Mike turns the contents more in the spring summer and fall, than in the winter, probably 12 times year. If you leave one bin empty it makes it easier to mix things up with a pitchfork by throwing the stuff from one bin into the other. That turns the pile. The purpose of turning the compost is to put air pockets in between the stuff. If a compost pile is working well it will generate heat from the decomposition happening, you’ll feel it if you plunge your hand into it. But you need oxygen for decomposing. You should turn the pile as often as you can to keep it going. After a rainstorm, the pile will shrink due to the water absorbed. That usually will drive out the oxygen, requiring a turn. Depending on how you choose to practice compost managment, you can either have each bin at different stages or all at the same stage.

Compost piles make great quality dirt by the time they are done! It’s time to take the dirt out when you see that you are turning mostly dirt with your pitchfork. You can separate dirt from the other pretty easily. Then just shovel it out into a wheelbarrow and you can place it somewhere in your yard or garden.

Happy composting!

What is RSS and What is it for?

So you’ve seen the little orange link on all of these sites around the internet. What does it mean? What does it do? It’s a link for an RSS feed.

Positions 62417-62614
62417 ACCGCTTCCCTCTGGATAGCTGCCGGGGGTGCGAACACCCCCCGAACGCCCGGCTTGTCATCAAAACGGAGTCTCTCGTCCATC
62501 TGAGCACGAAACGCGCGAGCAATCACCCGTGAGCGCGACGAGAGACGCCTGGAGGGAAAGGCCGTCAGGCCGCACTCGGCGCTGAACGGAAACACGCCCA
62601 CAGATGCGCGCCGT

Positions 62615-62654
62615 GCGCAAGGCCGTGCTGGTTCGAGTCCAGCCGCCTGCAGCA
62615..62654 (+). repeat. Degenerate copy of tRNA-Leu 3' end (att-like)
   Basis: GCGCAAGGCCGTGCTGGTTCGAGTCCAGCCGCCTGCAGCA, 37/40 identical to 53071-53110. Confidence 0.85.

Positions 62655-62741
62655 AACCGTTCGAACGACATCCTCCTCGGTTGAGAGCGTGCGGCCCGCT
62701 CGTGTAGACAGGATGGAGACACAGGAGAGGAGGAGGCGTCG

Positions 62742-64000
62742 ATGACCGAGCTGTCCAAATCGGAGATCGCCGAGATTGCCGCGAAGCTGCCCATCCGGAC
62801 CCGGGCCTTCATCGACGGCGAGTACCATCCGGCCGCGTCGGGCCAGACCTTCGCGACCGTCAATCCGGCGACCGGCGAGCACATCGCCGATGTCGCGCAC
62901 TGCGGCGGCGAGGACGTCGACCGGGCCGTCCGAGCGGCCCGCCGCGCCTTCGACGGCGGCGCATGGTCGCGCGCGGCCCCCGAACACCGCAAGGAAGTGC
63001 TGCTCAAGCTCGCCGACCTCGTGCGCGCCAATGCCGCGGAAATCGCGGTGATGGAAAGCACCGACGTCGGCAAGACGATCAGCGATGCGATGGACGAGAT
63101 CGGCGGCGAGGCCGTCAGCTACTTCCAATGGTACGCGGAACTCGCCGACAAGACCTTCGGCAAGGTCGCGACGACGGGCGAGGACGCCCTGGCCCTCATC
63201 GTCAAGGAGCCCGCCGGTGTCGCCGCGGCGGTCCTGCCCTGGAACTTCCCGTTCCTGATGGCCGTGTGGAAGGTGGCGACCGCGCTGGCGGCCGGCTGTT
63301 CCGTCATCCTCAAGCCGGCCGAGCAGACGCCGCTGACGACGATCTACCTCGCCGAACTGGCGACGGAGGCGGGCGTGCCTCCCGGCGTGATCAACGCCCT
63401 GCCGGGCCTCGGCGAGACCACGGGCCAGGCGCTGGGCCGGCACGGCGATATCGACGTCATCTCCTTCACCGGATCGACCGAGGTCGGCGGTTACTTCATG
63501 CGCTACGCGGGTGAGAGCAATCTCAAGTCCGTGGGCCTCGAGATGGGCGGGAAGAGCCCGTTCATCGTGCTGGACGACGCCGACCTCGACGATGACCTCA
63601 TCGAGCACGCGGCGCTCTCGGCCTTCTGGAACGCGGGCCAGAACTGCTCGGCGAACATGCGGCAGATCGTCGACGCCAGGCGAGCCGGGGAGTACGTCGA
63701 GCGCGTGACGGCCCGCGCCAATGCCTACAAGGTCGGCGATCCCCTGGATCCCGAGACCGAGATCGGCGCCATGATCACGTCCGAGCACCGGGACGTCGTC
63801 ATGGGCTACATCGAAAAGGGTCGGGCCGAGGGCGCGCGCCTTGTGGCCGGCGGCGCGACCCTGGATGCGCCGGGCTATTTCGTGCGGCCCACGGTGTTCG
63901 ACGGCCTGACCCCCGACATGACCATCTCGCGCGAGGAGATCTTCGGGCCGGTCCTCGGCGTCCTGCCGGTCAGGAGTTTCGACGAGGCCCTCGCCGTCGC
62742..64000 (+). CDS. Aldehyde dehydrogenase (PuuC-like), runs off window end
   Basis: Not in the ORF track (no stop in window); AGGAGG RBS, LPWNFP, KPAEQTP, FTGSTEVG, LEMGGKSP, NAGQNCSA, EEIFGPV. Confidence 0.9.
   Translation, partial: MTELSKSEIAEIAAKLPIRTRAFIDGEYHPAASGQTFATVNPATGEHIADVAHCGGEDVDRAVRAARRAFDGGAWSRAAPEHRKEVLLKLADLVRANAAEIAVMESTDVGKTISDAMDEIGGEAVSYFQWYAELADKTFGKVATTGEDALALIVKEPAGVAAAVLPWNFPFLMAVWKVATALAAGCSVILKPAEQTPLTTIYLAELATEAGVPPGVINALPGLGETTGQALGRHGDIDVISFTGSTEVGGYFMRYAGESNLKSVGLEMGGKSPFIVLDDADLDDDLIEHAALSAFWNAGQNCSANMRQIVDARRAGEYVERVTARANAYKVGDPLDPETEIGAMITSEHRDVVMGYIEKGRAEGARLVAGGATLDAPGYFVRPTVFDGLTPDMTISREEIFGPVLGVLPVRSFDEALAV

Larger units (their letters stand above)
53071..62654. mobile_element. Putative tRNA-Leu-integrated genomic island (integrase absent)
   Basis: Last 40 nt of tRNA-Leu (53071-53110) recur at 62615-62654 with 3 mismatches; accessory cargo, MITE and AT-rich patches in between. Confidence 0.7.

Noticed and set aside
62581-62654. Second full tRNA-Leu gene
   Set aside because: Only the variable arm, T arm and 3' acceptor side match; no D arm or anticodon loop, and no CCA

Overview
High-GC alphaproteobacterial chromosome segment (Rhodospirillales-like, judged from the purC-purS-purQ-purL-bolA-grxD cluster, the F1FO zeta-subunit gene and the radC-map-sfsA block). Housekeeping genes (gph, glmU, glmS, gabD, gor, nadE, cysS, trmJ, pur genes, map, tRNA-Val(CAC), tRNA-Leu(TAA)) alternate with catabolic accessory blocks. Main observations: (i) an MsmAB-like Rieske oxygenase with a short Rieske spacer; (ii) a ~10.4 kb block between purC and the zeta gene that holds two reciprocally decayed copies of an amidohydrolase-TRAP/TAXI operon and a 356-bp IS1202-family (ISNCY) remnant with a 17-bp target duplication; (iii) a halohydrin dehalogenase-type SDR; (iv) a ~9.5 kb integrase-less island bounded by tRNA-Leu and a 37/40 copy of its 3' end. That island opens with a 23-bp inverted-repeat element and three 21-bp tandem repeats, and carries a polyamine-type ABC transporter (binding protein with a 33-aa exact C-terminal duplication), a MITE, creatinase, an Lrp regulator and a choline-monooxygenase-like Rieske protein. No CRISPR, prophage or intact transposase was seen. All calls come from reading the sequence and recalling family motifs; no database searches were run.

What’s that you might ask. Well the long and the short of it is that it’s a technology that you can use to subscribe to regularly published content. You can read news stories, blog posts, movie reviews, etc. from all of your favorite websites in one central location.

That central location is called your RSS Reader. There’s a wide variety of RSS Readers to choose from: NewsGator, Bloglines, and even the free, open-source email client Mozilla Thunderbird has RSS support. Each one of these readers have their own specific set up directions which you can find on their respective sites. Many of these will be easier than setting up a new email account.

Using RSS feeds will probably change the way you use the internet. I know that it’s changed the way that I use it. It makes getting content from a lot of different sources really easy and centrally located. And that is really helpful for me.

So without further ado, click here or copy this link and paste it into the RSS reader that you’ve selected. Also, if you’d like to read more about RSS, here’s a good primer. If you have any questions let us know and we’ll try and help.